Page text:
The biggest contract that the council is set to approve is with the firm RossDrulisCusenbery Architecture, which has spent several years assessing the city's public-safety needs and drawing up plans for a new police headquarters. In December 2015, the council agreed that the new building should go up on what is now a parking lot on Sherman, between Birch and Ash streets, kitty-corner from the Santa Clara County Superior Court building. Construction of the three-story headquarters would only begin after the city builds a garage on another parking lot, off of Birch and behind Antonio's Nut House.
The parking structure will add 160 new parking stalls to the site, for a total of 460 spaces, and also include retail space.
Both the public-safety building and the new garage near California Avenue are included in the Infrastructure Plan that the council approved in 2014. The police building in particular has been a high city priority for more than a decade, with several independent assessors and citizen committees concluding that the existing police headquarters at City Hall is too small and seismically weak. A citizen committee that the city established to review Palo Alto's infrastructure needs concluded in a 2011 report that the existing structure is "unsafe and vulnerable."
According to the city's request for proposals, the parking garage and the public-safety building are expected to take about three years to complete. Much of 2017 will be spent on design reviews and environmental analysis, work that officials hope to complete by the end of the year. Under the city's tentative timeline, completion of the parking garage is targeted for late summer 2018, while the public-safety building would be up in late spring 2021.
Yet there is at least one cause of major concern: Construction costs have been rapidly escalating since the council adopted the Infrastructure Plan. The plan pegs the cost for the public-safety building and the garage at $57.8 million and $10.3 million, respectively. But as the new report from Public Works points out, costs may go up both because of the changes in the construction market and because of changes in the project, most notably a recent decision by the council to add retail space to the new Birch Street garage.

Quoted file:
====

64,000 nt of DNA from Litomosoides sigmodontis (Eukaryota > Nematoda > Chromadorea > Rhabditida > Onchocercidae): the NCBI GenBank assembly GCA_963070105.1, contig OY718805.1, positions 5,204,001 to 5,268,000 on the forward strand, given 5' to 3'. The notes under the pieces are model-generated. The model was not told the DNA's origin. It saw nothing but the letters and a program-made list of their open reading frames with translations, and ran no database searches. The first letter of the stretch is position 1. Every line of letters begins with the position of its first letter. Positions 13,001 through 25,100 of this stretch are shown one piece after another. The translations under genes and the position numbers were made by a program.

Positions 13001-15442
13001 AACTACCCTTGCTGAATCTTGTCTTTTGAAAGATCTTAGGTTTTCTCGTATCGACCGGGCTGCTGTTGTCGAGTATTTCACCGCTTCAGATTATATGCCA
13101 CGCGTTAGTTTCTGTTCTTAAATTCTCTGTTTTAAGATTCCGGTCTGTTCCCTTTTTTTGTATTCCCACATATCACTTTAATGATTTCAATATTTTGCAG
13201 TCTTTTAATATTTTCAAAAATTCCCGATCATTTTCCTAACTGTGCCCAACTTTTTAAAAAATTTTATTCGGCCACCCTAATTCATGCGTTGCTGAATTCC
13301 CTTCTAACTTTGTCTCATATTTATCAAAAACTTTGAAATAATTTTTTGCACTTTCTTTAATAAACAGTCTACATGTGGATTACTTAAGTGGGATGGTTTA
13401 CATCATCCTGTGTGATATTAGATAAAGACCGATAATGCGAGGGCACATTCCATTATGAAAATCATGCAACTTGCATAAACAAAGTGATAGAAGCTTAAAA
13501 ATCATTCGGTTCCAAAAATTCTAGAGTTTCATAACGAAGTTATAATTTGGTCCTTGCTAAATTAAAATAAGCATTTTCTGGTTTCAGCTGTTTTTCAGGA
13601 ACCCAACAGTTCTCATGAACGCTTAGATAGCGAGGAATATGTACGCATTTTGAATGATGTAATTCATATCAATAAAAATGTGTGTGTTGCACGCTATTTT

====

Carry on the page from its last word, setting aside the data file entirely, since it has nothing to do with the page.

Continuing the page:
Lalo Perez, the city's chief financial officer, told the council's Finance Committee the rising construction costs are driven in large part by the high number of projects currently being built in the area. The heavy demand and high competition for labor has pushed up costs, he said. City Manager James Keene put it succinctly: Time is money.
"Fast decision-making and execution on capital projects is really in our best interests because those costs are going up faster than our revenue stream," Keene said.
The new Birch Street garage is one of several actions that the city is now undertaking to address growing citizen unrest over inadequate parking. Next week, the Planning and Transportation Commission is set to discuss the new Residential Parking Permit Program for the Evergreen Park neighborhood, which is next to the California Avenue Business District. Once the program is in place, area employees will no longer get free all-day parking on residential streets.
The new Evergreen Park parking program would be modeled largely on the one that was recently implemented in downtown. Much like the downtown program, permits would be sold only to residents and area employees, with the number of permits for workers capped at 250. According to the city planning staff's presentation in October, Evergreen Park would be divided into two zones, with 125 employee permits made available for each zone.
Residents would get one free permit per household, with an option of buying up to three more for $50 per year. For employees within the district, the permit would cost either $149 or $50 per year, depending on income level.
The new downtown garage, meanwhile, is expected to provide a fresh option for employees who can no longer rely on residential streets for all-day parking since that's where the downtown parking-permit program was launched. The plan calls for a garage that boosts the number of parking spaces on the corner lot from 86 to 300.
On Monday night, the council is expected to approve a $1.9 million contract with the firm Watry Designs to provide design and environmental-assessment services for the new structure. While the council has budgeted about $13 million for the downtown garage, staff plans to present an updated estimate during the preliminary design phase.
In the likely scenario that the costs for the two garages and the the public-safety building exceed expectations, the council will be able to tap into a $30 million contingency fund in the city's capital budget. The council can also draw up to $4.8 million for the downtown garage from the Downtown In-Lieu Parking Fund, according to Public Works.
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